Potato Pierogies (Ruskie)

My friends know very well I love cooking and baking, and that I particularly enjoy trying out different cuisines. What with having lived in Russia, I am particularly fond of Eastern European and Russian food. You don’t necessarily find a great deal of Polish or Russian restaurants in the North of the UK. When you do, moreover, they tend to be hit and miss (or tourist traps). Therefore, I would much rather cook my own food than venture outside to try and find someone who could do it to a decent standard. Some good friends of mine recently gave me a book on Polish food called, quite tellingly, Authentic Polish Cooking (by Marianna Dworak). Broadly speaking, I think the book starts on a very good basis, but unfortunately misses a few details here and there.

There are some great recipes, but the details provided tend to be too vague at times (e.g. ‘use a cake tin’ – what size?). Also, I am not a massive fan of very meaty dishes, which probably goes against everything I have said earlier. Pierogies (or dumplings), however, are a classic I never tire to make. First of all, the dough (and filling) is very easy to make. And secondly, you can tailor the filling to your own liking. Here I have gone for a fairly traditional take, although I have heavily amended the recipe for the dough.

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Ingredients (for the dough)

  • 450g plain flour
  • 1 tsp salt
  • 250ml warm water

Ingredients (for the filling)

  • 900g potatoes
  • 1 onion
  • 250g soft goat’s cheese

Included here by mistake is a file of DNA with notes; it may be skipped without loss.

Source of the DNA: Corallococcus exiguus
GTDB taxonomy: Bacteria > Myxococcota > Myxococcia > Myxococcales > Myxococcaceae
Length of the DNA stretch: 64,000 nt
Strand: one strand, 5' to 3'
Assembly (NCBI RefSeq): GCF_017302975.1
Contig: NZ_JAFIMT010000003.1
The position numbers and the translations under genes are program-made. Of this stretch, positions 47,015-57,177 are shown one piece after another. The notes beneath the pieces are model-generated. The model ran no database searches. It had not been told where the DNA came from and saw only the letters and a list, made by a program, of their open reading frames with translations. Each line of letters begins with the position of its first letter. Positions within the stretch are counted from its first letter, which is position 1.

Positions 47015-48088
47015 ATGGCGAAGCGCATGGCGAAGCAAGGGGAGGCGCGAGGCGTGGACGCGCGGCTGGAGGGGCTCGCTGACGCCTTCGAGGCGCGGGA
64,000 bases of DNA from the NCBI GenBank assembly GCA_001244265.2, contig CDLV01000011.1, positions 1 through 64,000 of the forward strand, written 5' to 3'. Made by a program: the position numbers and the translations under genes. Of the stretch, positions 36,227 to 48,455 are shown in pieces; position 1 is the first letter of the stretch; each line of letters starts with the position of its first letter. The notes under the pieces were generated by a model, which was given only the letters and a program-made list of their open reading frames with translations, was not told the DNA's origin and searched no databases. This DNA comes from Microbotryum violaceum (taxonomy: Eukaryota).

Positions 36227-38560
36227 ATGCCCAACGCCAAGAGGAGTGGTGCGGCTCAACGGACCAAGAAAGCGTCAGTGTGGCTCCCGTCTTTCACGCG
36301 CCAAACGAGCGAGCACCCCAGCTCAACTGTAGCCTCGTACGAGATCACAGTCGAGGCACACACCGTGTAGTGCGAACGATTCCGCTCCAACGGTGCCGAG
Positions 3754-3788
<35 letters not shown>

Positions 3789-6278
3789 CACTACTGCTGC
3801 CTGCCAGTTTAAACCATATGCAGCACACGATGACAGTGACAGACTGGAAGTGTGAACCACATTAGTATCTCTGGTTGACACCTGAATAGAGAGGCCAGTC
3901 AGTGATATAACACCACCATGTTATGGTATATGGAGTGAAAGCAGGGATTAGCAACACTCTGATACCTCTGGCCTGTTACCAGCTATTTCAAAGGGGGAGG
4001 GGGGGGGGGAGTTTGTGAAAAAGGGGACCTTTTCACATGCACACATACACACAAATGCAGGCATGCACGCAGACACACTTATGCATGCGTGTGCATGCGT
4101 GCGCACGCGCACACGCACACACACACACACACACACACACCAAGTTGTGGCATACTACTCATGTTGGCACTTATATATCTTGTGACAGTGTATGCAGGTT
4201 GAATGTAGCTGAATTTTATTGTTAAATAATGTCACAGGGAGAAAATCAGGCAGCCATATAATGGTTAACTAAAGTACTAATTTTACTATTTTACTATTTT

• 1 tbsp butter
  • 1-2 tsp nutmeg
  • salt and black pepper

Ingredients (for the sauce)

  • 150g pancetta cubes (or diced bacon)
  • black pepper (to taste)

Method

  1. Start by making the filling. Peel the potatoes and cut into chunks. Add to a large pan of salted boiling water, then cook until soft (but not falling apart). Drain in a colander and set aside to cool slightly.
  2. In the meantime, peel and finely chop the onion. Melt the butter in a frying pan over low-medium heat, then add the onion and cook for at least 15 minutes, until nicely browned and caramelised.
  3. In a bowl, mash the potatoes to obtain a slightly coarse texture. Add the gently fried onions and crumble in the cheese, then add the nutmeg, season well and mix to combine. Taste and adjust the seasoning if needed. Set aside.
  4. To make the dough, combine the flour with the salt in a bowl, then make a well in the middle. Gently pour in the warm water and either use a wooden spoon or your hands to combine the dough, drawing all of the flour in as you mix. Turn onto a lightly floured surface and knead until smooth.
  5. Roll the dough out with a rolling pin into a thin sheet (slightly thinner than a pound coin). Use a cookie cutter (or a glass) about 6cm in diameter to stamp out as many circles as you can. Put about 1 tablespoon of filling in one half of the circle, then fold over the other half to make a crescent shape. If the dough is not sticking well, moisten the edges with water before you seal them.
  6. As you roll and fold, place the prepared pierogies on a floured cloth or a tray lined with baking parchment. Bring a big saucepan of salted water to the boil.
  7. Reduce to medium heat, then drop in the pierogies making sure not to overcrowd the saucepan. Stir once or twice so as to ensure they do not stick to the bottom. When they come up to the surface, wait one more minute, then fish them out with a slotted spoon.
  8. To make the sauce, fry the pancetta cubes in a frying pan with no oil/butter (the pancetta is fat enough) until nice and crispy. Remove the cubes with a slotted spoon and drain on kitchen paper. Add the boiled pierogies to the pan and pan fry over a medium heat on both sides until slightly golden. Serve with the pancetta cubes and some black pepper. Enjoy!

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